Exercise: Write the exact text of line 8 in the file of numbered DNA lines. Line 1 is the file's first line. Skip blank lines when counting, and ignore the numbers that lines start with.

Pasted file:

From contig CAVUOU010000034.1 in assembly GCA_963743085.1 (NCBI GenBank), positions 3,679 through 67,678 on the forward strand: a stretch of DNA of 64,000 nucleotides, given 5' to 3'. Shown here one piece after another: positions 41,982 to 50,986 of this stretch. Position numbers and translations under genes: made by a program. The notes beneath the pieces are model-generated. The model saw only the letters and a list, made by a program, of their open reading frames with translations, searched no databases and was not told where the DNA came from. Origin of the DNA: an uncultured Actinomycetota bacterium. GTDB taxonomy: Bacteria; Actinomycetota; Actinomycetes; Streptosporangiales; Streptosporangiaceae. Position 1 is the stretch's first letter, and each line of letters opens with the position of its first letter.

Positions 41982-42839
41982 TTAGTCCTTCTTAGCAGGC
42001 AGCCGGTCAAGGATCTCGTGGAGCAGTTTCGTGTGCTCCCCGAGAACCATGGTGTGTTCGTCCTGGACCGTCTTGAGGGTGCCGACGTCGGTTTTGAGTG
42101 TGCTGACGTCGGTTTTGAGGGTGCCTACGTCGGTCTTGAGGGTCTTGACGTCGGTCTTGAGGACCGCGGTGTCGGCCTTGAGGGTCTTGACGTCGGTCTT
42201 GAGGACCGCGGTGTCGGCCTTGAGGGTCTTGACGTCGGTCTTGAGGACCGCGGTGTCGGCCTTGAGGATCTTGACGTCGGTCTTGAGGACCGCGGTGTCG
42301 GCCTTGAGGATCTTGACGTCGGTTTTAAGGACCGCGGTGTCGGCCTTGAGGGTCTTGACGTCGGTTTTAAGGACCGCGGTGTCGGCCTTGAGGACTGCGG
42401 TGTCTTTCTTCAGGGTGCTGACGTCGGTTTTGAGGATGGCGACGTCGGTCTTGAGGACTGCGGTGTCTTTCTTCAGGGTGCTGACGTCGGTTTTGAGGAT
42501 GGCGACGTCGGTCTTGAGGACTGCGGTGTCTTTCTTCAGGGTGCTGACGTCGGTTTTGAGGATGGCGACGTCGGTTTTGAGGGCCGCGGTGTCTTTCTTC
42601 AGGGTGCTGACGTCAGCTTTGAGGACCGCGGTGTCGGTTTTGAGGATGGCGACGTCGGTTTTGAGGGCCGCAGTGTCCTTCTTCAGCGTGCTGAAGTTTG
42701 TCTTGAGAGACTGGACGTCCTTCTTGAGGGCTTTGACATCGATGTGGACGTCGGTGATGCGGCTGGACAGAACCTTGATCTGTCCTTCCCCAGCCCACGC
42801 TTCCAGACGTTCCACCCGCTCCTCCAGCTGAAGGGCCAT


42401 TGTCTTTCTTCAGGGTGCTGACGTCGGTTTTGAGGATGGCGACGTCGGTCTTGAGGACTGCGGTGTCTTTCTTCAGGGTGCTGACGTCGGTTTTGAGGAT